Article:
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Father Joseph Gatto named distinguished pastor by NCEA
Friday, April 20, 2012 by SPECIAL TO WNYC

Fr. Joseph Gatto

The Department of Elementary Schools of the National Catholic Educational Association named Father Joseph C. Gatto, pastor of St. Gregory the Great Parish, Williamsville, one of its 2012 distinguished pastors. The award was presented to Father Gatto at the association’s annual convention in Boston on April 11. 

Dr. Rosemary J. Henry, superintendent of Catholic Schools for the Diocese of Buffalo, described a distinguished pastor as someone who must “inspire his people to live a Christ-like life, empower his flock to assume new leadership roles in the Church, call his community to a life of service and compassion, advocate for excellence in all spheres of Catholic education and transform lives with passion and fervor.”

“The faithful in the Diocese of Buffalo,” Henry said, “see, hear, know and experience these genuine gifts from Father Joseph Gatto, a 2012 National Catholic Education Association Distinguished Pastor.” 

Brother Robert Bimonte, FSC, executive director of the NCEA Department of Elementary Schools, said Father Gatto and the other recipients have “demonstrated outstanding support of Catholic education. Their commitment to providing spiritual guidance, involvement with their governing boards and support of the school administration, as well as their active involvement to assure the future of Catholic education, are the reasons they were chosen.” 

Nominated by Patricia Freund, principal at St. Gregory the Great School, Father Gatto has been pastor at St. Gregory, the largest parish in the diocese, since 2006. 

In her nomination letter, Freund talked about his commitment to the school including how many improvements have taken place under his direction, some cosmetic, but many academic. The school installed solar panels to reduce the cost of electricity thereby freeing up funds that could be better used elsewhere, such as to establish a 3- and 4-year-old pre-school program. 

“Father Gatto has been supportive of this improvement,” Freund said, “and from this we now have a resource team made up of a special education teacher, a remediation teacher, a full-time reading specialist and two part-time reading teachers to work with the children, the parents and the classroom teachers.” 

Father Gatto has recognized the financial challenges faced by families in today’s economy. To assist with those obstacles, Father Gatto established a scholarship endowment in the name of his predecessor, Msgr. Rupert Wright.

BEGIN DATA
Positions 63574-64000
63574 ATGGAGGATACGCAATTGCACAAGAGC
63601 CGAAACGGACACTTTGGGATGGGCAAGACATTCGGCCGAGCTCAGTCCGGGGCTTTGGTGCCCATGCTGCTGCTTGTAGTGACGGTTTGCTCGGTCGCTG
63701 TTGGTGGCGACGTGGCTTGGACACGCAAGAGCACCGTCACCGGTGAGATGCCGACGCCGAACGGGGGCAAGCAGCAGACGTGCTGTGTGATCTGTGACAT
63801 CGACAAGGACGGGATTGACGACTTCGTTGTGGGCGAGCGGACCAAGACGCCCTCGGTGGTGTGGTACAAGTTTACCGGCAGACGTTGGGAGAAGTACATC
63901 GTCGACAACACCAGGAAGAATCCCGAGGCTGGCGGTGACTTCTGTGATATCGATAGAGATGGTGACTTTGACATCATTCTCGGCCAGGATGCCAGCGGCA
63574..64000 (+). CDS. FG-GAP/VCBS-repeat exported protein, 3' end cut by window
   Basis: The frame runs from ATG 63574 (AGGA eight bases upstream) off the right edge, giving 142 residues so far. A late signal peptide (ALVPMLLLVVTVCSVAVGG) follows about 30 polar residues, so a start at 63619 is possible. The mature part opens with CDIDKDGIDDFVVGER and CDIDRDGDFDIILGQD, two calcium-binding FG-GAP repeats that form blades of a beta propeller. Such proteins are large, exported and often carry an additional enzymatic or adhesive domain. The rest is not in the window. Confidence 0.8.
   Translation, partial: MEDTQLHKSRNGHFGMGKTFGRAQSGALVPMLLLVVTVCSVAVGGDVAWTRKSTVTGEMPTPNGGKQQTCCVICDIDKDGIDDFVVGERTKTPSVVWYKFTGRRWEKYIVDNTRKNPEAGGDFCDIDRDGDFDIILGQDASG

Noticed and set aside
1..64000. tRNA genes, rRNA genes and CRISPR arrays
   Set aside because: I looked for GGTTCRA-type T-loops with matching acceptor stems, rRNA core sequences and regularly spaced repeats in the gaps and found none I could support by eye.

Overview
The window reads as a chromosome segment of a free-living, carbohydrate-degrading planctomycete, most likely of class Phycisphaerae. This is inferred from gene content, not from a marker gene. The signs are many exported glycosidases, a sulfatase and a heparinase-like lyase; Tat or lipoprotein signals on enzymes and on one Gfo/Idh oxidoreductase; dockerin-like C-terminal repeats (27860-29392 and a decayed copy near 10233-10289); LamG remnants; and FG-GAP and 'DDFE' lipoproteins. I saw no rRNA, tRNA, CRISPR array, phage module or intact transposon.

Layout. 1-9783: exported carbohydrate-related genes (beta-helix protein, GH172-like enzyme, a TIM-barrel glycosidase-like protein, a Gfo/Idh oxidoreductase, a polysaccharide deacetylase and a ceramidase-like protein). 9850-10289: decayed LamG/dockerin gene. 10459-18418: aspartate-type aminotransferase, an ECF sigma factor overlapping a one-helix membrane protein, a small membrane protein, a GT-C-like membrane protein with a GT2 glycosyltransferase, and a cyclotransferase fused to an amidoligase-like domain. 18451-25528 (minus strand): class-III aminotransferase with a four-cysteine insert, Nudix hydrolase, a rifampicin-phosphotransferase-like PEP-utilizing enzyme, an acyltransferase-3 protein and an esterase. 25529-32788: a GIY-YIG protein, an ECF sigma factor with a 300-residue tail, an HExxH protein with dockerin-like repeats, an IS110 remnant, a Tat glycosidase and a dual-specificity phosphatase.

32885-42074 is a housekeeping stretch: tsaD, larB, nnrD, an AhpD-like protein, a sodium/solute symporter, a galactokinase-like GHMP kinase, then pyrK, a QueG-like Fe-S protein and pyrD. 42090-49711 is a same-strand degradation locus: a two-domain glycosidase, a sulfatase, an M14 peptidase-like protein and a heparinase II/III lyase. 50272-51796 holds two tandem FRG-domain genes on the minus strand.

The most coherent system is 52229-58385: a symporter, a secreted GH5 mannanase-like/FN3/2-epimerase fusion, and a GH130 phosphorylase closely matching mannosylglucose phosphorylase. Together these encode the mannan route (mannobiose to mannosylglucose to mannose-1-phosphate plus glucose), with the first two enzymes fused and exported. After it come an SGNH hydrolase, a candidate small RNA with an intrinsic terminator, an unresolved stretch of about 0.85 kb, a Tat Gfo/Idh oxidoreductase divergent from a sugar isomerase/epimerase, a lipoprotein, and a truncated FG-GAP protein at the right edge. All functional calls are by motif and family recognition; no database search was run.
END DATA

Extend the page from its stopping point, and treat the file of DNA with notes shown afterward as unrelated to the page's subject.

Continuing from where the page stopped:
More than $50,000 was collected in the first year, but his efforts also reach beyond the classroom. Father Gatto has created paid jobs and internships within the parish in order to keep youth involved in the parish.

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Latest Diocesan News

Father Joseph Gatto named distinguished pastor by NCEA
Friday, April 20, 2012 by SPECIAL TO WNYC

Fr. Joseph Gatto

The Department of Elementary Schools of the National Catholic Educational Association named Father Joseph C. Gatto, pastor of St. Gregory the Great Parish, Williamsville, one of its 2012 distinguished pastors. The award was presented to Father Gatto at the association’s annual convention in Boston on April 11. 

Dr. Rosemary J. Henry, superintendent of Catholic Schools for the Diocese of Buffalo, described a distinguished pastor as someone who must “inspire his people to live a Christ-like life, empower his flock to assume new leadership roles in the Church, call his community to a life of service and compassion, advocate for excellence in all spheres of Catholic education and transform lives with passion and fervor.”

“The faithful in the Diocese of Buffalo,” Henry said, “see, hear, know and experience these genuine gifts from Father Joseph Gatto, a 2012 National Catholic Education Association Distinguished Pastor.” 

Brother Robert Bimonte, FSC, executive director of the NCEA Department of Elementary Schools, said Father Gatto and the other recipients have “demonstrated outstanding support of Catholic education. Their commitment to providing spiritual guidance, involvement with their governing boards and support of the school administration, as well as their active involvement to assure the future of Catholic education, are the reasons they were chosen.” 

Nominated by Patricia Freund, principal at St. Gregory the Great School, Father Gatto has been pastor at St. Gregory, the largest parish in the diocese, since 2006. 

In her nomination letter, Freund talked about his commitment to the school including how many improvements have taken place under his direction, some cosmetic, but many academic. The school installed solar panels to reduce the cost of electricity thereby freeing up funds that could be better used elsewhere, such as to establish a 3- and 4-year-old pre-school program. 

“Father Gatto has been supportive of this improvement,” Freund said, “and from this we now have a resource team made up of a special education teacher, a remediation teacher, a full-time reading specialist and two part-time reading teachers to work with the children, the parents and the classroom teachers.” 

Father Gatto has recognized the financial challenges faced by families in today’s economy. To assist with those obstacles, Father Gatto established a scholarship endowment in the name of his predecessor, Msgr. Rupert Wright. 

More than $50,000 was collected in the first year, but his efforts also reach beyond the classroom. Father Gatto has created paid jobs and internships within the parish in order to keep youth involved in the parish.

SHARE TOOLS:

 

OTHER STORIES:

Hilbert College hosts first social media conference

Mount St. Mary Hospital teams with Niagara Catholic High School


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